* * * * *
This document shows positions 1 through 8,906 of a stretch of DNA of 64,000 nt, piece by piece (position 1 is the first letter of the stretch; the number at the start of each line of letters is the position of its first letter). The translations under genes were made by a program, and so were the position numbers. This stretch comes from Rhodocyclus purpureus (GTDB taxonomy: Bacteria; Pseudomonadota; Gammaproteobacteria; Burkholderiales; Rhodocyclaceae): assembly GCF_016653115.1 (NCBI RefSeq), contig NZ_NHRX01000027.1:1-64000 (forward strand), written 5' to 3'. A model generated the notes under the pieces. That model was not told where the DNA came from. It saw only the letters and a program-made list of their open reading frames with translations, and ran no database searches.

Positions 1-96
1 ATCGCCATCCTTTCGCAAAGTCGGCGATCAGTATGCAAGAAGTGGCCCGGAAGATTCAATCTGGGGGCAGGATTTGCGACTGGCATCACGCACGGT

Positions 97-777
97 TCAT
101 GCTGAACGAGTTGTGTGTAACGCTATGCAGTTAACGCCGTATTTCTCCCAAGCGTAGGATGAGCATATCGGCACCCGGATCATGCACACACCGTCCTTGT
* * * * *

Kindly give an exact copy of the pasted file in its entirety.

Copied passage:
This document shows positions 1 through 8,906 of a stretch of DNA of 64,000 nt, piece by piece (position 1 is the first letter of the stretch; the number at the start of each line of letters is the position of its first letter). The translations under genes were made by a program, and so were the position numbers. This stretch comes from Rhodocyclus purpureus (GTDB taxonomy: Bacteria; Pseudomonadota; Gammaproteobacteria; Burkholderiales; Rhodocyclaceae): assembly GCF_016653115.1 (NCBI RefSeq), contig NZ_NHRX01000027.1:1-64000 (forward strand), written 5' to 3'. A model generated the notes under the pieces. That model was not told where the DNA came from. It saw only the letters and a program-made list of their open reading frames with translations, and ran no database searches.

Positions 1-96
1 ATCGCCATCCTTTCGCAAAGTCGGCGATCAGTATGCAAGAAGTGGCCCGGAAGATTCAATCTGGGGGCAGGATTTGCGACTGGCATCACGCACGGT

Positions 97-777
97 TCAT
101 GCTGAACGAGTTGTGTGTAACGCTATGCAGTTAACGCCGTATTTCTCCCAAGCGTAGGATGAGCATATCGGCACCCGGATCATGCACACACCGTCCTTGT